Meet Matthew Shoychet
“I want to help people and enlighten them in teaching lessons of the past. Without our history, people don’t get what it means to be Jewish.”
Is there a statute of limitations on genocide?
31-year old filmmaker Matthew Shoychet documented the 2015 trial of former Nazi SS guard and accountant, Oskar Gröning, for the murder of 300,000 Jews in 1944, in his feature film “The Accountant of Auschwitz.”
Matthew became involved in Holocaust education after going on the March of the Living Young Adult Trip in 2013, and again in 2015 as a chaperone for the Toronto high school contingent.
Upon hearing about the trial, Matthew, along with a friend from the March, Ricki Gurwitz, who was working in TV News at the time, put together a pitch for a documentary. It received instant interest, and, after years of preparation, was accepted into the Hot Docs Canadian International Documentary Film Festival.
At first, Matthew was worried that people would see the word “Auschwitz” and think that it’s “just another Jewish Holocaust movie.” However, there was great interest in the film, and it received the award for second best film of the festival out of 247 films from around the world.
Matthew’s film is unique in that it focuses on a trial that just happened. “There’s an immediacy to it since it takes place in the present.” The film raises questions such as how to enforce never again, and, what it means to seek retroactive justice.
Matthew felt compelled to create this documentary because of his personal experience on the March, and his connection to Israel. “I want to help people and enlighten them in teaching lessons of the past. Without our history, people don’t get what it means to be Jewish.”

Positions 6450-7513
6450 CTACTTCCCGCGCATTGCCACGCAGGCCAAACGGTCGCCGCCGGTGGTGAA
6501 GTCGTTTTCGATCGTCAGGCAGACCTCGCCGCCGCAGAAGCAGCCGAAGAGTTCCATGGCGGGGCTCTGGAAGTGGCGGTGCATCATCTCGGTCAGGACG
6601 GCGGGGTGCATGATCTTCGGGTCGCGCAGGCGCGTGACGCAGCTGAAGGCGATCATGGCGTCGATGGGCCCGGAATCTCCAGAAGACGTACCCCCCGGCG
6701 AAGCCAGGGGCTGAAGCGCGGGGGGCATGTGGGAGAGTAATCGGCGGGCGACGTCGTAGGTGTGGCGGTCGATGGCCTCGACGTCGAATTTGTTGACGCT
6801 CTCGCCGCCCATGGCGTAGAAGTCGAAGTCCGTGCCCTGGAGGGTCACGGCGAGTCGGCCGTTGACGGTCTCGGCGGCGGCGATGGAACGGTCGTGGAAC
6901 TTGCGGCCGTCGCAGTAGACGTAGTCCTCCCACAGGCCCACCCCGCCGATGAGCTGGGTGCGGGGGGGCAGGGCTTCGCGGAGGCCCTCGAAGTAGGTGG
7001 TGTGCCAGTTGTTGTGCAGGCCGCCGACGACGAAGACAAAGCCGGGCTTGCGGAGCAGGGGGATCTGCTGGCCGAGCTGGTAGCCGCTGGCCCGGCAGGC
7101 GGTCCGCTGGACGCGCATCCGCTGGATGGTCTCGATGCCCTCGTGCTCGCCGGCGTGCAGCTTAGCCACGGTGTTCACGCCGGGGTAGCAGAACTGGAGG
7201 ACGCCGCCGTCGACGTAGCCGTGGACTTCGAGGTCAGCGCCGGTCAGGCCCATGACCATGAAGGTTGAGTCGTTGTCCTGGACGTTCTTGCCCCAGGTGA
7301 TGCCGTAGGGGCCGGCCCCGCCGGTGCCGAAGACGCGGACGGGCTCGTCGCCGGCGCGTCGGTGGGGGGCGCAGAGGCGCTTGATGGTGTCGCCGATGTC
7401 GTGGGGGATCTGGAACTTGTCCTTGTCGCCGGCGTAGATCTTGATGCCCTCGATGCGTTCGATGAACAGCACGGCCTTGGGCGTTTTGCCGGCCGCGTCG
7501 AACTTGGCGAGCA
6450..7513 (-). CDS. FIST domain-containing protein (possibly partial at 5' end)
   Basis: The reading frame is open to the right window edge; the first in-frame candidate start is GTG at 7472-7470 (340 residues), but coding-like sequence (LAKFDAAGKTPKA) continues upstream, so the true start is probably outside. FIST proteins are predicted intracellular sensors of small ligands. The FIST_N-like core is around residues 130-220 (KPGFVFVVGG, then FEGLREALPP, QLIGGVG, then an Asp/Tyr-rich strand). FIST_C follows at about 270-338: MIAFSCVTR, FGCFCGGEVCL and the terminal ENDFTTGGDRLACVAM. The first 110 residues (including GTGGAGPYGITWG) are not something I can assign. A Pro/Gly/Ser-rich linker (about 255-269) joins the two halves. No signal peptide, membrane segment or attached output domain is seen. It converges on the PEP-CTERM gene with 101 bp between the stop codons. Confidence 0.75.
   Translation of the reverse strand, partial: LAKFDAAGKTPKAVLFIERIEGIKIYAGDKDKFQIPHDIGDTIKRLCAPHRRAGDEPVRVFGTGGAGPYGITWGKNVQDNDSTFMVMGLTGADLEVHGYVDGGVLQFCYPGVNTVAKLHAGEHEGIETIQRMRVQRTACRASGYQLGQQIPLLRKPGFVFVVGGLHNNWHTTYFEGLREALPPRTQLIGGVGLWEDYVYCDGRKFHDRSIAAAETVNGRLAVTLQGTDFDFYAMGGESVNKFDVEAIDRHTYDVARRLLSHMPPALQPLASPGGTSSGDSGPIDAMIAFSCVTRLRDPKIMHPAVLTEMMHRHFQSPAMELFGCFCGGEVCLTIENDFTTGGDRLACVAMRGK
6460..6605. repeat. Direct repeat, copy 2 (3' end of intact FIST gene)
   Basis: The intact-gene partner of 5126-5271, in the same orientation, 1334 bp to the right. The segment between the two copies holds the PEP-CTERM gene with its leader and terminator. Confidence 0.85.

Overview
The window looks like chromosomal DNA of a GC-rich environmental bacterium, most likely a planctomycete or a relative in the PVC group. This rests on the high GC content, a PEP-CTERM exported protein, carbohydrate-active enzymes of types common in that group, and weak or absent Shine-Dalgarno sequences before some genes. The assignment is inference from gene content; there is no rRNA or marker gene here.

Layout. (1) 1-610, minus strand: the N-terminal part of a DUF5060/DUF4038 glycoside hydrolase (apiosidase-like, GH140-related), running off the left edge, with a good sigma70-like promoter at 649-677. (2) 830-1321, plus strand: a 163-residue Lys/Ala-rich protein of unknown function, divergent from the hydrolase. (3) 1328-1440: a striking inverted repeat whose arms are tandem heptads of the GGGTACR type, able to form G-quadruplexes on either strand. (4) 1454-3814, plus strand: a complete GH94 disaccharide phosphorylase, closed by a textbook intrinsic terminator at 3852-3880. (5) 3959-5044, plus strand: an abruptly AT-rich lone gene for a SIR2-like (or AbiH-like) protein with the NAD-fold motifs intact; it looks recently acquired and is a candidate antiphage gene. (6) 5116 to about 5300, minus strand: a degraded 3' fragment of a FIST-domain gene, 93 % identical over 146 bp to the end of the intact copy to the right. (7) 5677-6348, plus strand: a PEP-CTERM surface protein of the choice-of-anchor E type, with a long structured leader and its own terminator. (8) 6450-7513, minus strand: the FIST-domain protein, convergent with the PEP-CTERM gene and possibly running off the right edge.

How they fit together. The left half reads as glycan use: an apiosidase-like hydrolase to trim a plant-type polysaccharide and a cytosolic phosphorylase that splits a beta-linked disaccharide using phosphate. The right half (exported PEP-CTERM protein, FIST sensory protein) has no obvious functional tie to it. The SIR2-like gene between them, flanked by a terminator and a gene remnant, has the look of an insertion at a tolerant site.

During the production of the film, Matthew had a unique experience, seeing the history of his people through others’ eyes, as several key crew members were not Jewish. “For the team to come to Germany, experience Auschwitz with a Holocaust survivor and experience Israel was amazing.”
Matthew is proud to have started his career with a film that deals with a historic subject in a contemporary time. “I’m very humbled and honoured to have been a part of this film. It’s very powerful knowing you’re a part of something real. Knowing that people are affected positively about this, asking questions and wanting to learn more, that’s amazing.”
Matthew Shoychet is a 31-year old filmmaker. He grew up in Thornhill and graduated from York University with a Bachelors of Fine Arts in Film Production, and furthered his studies at Sheridan’s Advanced Television and Film Program. In 2015, Matthew began to work on the feature film “The Accountant of Auschwitz” and it is currently being played across the country.
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Jumans of Toronto is a window into the lives and passion of Jewish young adults making their mark in the world. A 50-part series, Jumans is inspired by Humans of New York. If you’d like to recommend someone awesome to be highlighted, please send an email to firstname.lastname@example.org.
Written by: Adina Samuels